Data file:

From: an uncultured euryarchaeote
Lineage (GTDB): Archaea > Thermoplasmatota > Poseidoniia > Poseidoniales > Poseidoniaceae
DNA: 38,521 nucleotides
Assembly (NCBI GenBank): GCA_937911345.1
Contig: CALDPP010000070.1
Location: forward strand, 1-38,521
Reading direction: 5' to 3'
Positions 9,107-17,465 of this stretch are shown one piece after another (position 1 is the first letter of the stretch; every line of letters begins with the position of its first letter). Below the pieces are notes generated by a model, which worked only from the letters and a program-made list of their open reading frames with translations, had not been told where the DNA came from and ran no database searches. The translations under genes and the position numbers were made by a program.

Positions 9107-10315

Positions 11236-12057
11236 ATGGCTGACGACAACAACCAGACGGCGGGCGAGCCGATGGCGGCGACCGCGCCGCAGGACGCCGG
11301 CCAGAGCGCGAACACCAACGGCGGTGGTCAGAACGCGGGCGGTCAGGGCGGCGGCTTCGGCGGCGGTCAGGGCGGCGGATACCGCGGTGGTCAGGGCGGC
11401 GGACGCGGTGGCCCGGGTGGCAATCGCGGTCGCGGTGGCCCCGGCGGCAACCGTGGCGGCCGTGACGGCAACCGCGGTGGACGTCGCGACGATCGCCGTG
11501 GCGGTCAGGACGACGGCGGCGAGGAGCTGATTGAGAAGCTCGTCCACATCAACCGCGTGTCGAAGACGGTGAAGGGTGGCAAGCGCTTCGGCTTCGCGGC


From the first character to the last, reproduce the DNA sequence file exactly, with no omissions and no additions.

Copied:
From: an uncultured euryarchaeote
Lineage (GTDB): Archaea > Thermoplasmatota > Poseidoniia > Poseidoniales > Poseidoniaceae
DNA: 38,521 nucleotides
Assembly (NCBI GenBank): GCA_937911345.1
Contig: CALDPP010000070.1
Location: forward strand, 1-38,521
Reading direction: 5' to 3'
Positions 9,107-17,465 of this stretch are shown one piece after another (position 1 is the first letter of the stretch; every line of letters begins with the position of its first letter). Below the pieces are notes generated by a model, which worked only from the letters and a program-made list of their open reading frames with translations, had not been told where the DNA came from and ran no database searches. The translations under genes and the position numbers were made by a program.

Positions 9107-10315

Positions 11236-12057
11236 ATGGCTGACGACAACAACCAGACGGCGGGCGAGCCGATGGCGGCGACCGCGCCGCAGGACGCCGG
11301 CCAGAGCGCGAACACCAACGGCGGTGGTCAGAACGCGGGCGGTCAGGGCGGCGGCTTCGGCGGCGGTCAGGGCGGCGGATACCGCGGTGGTCAGGGCGGC
11401 GGACGCGGTGGCCCGGGTGGCAATCGCGGTCGCGGTGGCCCCGGCGGCAACCGTGGCGGCCGTGACGGCAACCGCGGTGGACGTCGCGACGATCGCCGTG
11501 GCGGTCAGGACGACGGCGGCGAGGAGCTGATTGAGAAGCTCGTCCACATCAACCGCGTGTCGAAGACGGTGAAGGGTGGCAAGCGCTTCGGCTTCGCGGC